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Express Yourself: What Is Madonna’s Greatest Era?

The SPIN staff dissects one woman's three decades of pop stardom

As we prepare for — and, in some cases, reorganize — Madonna’s 13th studio album, Rebel Heart, it’s tough not to refect on the 56-year-old pop icon’s career as a whole. As someone who’s been playing the Top-40 game since 1983, Madge is one of the finest and most-referenced examples of long-term success in this youth-obsessed industry. And for good reason, too: She’s been a Material Girl; a Coke-can-curled, lipsticked movie star; barrier-crossing creator of the original Sexy Book of Sexy Sex; a ’90s raver; a dancehall queen; an all-American girl; a Yoga mat-toting goth chick; and more. And so, as she shakes off the phoenix ashes and opens up her Rebel Heart, SPIN’s staff and contributors opened up a debate: What is Madonna’s greatest era?

Material Madonna (1982-1985)

Sure, in the three-plus decades since she hit the pop landscape with the force of an Armageddon-sized asteroid, Madge has donned a variety of guises, both musical and visual. But close your eyes and ears for a second and just let the word Madonna flash across your brain. What does it conjure? Be honest: It’s black-lace, crucifix necklace, blonde-hair-over-one-eye Madonna. It’s sparkly synth, bubbly melody, orgasmic “HEY!” Madonna. It’s wedding dress at the VMAs Madonna. It’s pyramid jacket Madonna. It’s writhing around in the middle of the street Madonna. It’s “Lucky Star” Madonna. Hell, it’s self-titled Madonna, because it’s the purest and most self-evidently Madonna. 

First looks aren’t always the best looks, and I certainly wouldn’t suggest that Madonna should have stayed in her Boy Toy phase in perpetuity. But when your initial impression includes about a dozen timeless pop smashes over the space of three years, with just as many iconic videos, live performances, and fashion statements to match, the best you can hope to do is maintain that A+. More than 30 years later, we’re still living in a material world, and Madonna is still the Material Girl, first and foremost. — ANDREW UNTERBERGER

Retro Madonna (1986-1990)

Madonna is nothing if not a master of transformation. When True Blue was released in 1986, gone were the staccato squeals and breathy, cotton-candy vocals, the smudged eyeliner, Aussie scrunch spray, and sweaty wedding dress. Over the second half of the decade, her voice progressively got deeper and richer, and her aesthetic tended toward classic red lipstick, pin curls, and sleek pantsuits favored by 1930s screen stars like Marlene Dietrich, who Madonna namechecks in “Vogue.”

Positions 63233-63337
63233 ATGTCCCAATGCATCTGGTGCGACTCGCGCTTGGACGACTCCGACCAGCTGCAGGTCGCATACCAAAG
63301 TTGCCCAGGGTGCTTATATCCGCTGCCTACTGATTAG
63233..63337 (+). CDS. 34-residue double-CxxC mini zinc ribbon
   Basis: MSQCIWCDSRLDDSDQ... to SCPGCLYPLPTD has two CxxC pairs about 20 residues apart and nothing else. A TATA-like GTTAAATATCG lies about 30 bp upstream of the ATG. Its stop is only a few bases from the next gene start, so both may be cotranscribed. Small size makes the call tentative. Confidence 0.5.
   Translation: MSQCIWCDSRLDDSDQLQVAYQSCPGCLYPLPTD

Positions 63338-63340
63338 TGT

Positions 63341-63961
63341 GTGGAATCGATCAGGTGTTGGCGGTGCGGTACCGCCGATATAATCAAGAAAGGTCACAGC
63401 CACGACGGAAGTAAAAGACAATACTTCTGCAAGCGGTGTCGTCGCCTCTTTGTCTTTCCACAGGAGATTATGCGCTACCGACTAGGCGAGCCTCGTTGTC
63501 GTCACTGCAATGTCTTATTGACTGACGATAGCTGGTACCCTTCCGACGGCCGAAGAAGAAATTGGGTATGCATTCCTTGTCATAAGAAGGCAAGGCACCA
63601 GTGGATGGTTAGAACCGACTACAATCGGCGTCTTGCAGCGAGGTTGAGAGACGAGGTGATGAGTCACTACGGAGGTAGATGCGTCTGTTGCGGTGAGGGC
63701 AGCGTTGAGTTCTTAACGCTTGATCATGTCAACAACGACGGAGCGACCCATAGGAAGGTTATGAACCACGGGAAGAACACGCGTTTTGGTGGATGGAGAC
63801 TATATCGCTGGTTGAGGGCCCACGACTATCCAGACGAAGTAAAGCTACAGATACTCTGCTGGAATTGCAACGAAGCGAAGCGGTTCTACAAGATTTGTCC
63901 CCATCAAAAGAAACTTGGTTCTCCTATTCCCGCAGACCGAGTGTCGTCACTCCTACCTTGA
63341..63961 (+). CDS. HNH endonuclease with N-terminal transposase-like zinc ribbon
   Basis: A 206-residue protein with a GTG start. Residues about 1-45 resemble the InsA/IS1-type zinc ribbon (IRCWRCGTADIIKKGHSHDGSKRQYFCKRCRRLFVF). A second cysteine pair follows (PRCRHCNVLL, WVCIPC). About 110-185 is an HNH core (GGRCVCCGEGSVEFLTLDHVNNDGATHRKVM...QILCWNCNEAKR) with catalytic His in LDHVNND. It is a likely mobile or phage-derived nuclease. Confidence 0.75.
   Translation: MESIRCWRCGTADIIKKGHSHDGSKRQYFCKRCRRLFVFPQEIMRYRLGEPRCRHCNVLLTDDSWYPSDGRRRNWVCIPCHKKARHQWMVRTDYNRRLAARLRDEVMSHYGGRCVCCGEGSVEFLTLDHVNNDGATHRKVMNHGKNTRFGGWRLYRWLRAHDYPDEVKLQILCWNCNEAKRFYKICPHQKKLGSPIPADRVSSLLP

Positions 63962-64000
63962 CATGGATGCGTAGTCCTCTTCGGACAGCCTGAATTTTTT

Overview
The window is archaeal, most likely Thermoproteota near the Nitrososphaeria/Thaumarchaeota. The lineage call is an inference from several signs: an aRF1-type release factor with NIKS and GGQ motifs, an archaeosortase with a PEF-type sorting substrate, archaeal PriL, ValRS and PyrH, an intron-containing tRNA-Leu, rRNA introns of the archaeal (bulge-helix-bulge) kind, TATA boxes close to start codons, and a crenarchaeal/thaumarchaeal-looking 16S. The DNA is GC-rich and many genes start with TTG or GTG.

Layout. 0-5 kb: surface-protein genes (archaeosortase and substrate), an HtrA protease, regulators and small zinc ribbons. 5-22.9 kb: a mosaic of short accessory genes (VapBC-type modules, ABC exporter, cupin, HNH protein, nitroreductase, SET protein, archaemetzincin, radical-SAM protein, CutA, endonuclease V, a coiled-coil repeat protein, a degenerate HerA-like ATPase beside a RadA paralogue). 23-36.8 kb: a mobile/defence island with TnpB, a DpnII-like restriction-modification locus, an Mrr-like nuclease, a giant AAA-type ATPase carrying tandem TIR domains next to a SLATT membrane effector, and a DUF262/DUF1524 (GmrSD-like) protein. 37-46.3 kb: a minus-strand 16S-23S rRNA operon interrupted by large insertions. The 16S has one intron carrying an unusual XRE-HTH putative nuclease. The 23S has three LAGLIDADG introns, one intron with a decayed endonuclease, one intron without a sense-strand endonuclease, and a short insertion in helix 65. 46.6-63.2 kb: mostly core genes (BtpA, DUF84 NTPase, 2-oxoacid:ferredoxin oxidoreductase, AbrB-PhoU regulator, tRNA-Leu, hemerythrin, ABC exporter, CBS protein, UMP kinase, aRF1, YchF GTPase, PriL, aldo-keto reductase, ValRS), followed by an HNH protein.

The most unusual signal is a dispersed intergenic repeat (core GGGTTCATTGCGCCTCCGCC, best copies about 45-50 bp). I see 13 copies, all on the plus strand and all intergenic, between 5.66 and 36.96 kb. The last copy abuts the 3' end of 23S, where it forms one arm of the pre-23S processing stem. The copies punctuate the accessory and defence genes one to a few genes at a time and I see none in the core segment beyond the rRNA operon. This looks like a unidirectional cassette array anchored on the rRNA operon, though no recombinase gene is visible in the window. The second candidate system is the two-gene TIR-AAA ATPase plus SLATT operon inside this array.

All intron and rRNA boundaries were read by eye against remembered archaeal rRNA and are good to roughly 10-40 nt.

Yet Madonna always has and always will be subversive: Underneath those blazers were conical bras, and when she dreamed up a fan dance worthy of Marie Antoinette’s royal court for her 1990 VMA performance, dancers groped her breasts and she flashed the audience. Most controversial, of course, was her crucifix-flashing video for “Like a Prayer,” which resulted in Pepsi pulling their sponsorship and the outrage of the entire Catholic church. But the most lasting impression from this era? Madonna as a powerful new feminist icon, as exemplified in the David Fincher-directed “Express Yourself.” She showed us that women could grab their crotches without emasculating their men, that being smart in the boardroom and submissive in bed weren’t mutually exclusive. In short, she showed us that yes, women run the world, but without men, the world wouldn’t be as much fun. — REBECCA HAITHCOAT

Sex Madonna (1992-1994)

So this is where I’m supposed to say Madonna’s best look was when she absconded with clothes altogether. Here’s the thing: Whether you’re six or 76 years old, the one word you always hear in association with Madonna is “sex.” That was the word the most famous person in the world circa 1992 chose to title her now-gone book, which you and I have never seen because we’re not paying quasi-Once Upon a Time in Shaolin numbers on EBay to look at nudes of Vanilla Ice in 2015. But we know about it nonetheless, because Madonna = S-E-X. Sex in the fourth grade sense, yes: There’s a “dirty fuck” mix of “Erotica” that seems to only exist so she can say the F-word (and the original itself has at least 43 or 44 shades of gray).